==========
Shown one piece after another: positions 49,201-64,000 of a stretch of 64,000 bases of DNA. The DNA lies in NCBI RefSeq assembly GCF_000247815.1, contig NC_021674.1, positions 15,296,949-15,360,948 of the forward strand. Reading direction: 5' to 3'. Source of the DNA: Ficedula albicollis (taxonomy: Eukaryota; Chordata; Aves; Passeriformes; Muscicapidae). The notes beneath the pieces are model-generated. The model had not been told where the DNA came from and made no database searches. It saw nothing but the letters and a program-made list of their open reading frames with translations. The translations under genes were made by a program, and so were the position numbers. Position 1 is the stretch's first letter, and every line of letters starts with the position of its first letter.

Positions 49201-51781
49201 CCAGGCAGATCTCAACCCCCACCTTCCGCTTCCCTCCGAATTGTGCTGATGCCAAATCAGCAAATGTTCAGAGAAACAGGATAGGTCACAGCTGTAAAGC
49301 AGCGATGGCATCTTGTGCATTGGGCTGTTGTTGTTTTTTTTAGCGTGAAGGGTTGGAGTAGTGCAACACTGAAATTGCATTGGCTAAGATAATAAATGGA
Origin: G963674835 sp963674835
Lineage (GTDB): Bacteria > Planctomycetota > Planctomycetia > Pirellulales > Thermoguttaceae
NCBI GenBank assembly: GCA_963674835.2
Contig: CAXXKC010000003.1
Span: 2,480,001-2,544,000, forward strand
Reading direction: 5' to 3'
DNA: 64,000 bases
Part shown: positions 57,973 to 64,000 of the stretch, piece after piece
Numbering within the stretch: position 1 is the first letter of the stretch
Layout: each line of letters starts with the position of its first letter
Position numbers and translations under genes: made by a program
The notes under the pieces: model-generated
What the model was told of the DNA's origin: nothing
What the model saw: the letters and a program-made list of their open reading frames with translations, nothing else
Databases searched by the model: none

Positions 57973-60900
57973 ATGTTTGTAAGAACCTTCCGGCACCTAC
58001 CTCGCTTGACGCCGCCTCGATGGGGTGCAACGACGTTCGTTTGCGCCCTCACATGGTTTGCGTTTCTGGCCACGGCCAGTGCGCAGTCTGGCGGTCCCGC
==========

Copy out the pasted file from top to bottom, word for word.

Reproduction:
Shown one piece after another: positions 49,201-64,000 of a stretch of 64,000 bases of DNA. The DNA lies in NCBI RefSeq assembly GCF_000247815.1, contig NC_021674.1, positions 15,296,949-15,360,948 of the forward strand. Reading direction: 5' to 3'. Source of the DNA: Ficedula albicollis (taxonomy: Eukaryota; Chordata; Aves; Passeriformes; Muscicapidae). The notes beneath the pieces are model-generated. The model had not been told where the DNA came from and made no database searches. It saw nothing but the letters and a program-made list of their open reading frames with translations. The translations under genes were made by a program, and so were the position numbers. Position 1 is the stretch's first letter, and every line of letters starts with the position of its first letter.

Positions 49201-51781
49201 CCAGGCAGATCTCAACCCCCACCTTCCGCTTCCCTCCGAATTGTGCTGATGCCAAATCAGCAAATGTTCAGAGAAACAGGATAGGTCACAGCTGTAAAGC
49301 AGCGATGGCATCTTGTGCATTGGGCTGTTGTTGTTTTTTTTAGCGTGAAGGGTTGGAGTAGTGCAACACTGAAATTGCATTGGCTAAGATAATAAATGGA
Origin: G963674835 sp963674835
Lineage (GTDB): Bacteria > Planctomycetota > Planctomycetia > Pirellulales > Thermoguttaceae
NCBI GenBank assembly: GCA_963674835.2
Contig: CAXXKC010000003.1
Span: 2,480,001-2,544,000, forward strand
Reading direction: 5' to 3'
DNA: 64,000 bases
Part shown: positions 57,973 to 64,000 of the stretch, piece after piece
Numbering within the stretch: position 1 is the first letter of the stretch
Layout: each line of letters starts with the position of its first letter
Position numbers and translations under genes: made by a program
The notes under the pieces: model-generated
What the model was told of the DNA's origin: nothing
What the model saw: the letters and a program-made list of their open reading frames with translations, nothing else
Databases searched by the model: none

Positions 57973-60900
57973 ATGTTTGTAAGAACCTTCCGGCACCTAC
58001 CTCGCTTGACGCCGCCTCGATGGGGTGCAACGACGTTCGTTTGCGCCCTCACATGGTTTGCGTTTCTGGCCACGGCCAGTGCGCAGTCTGGCGGTCCCGC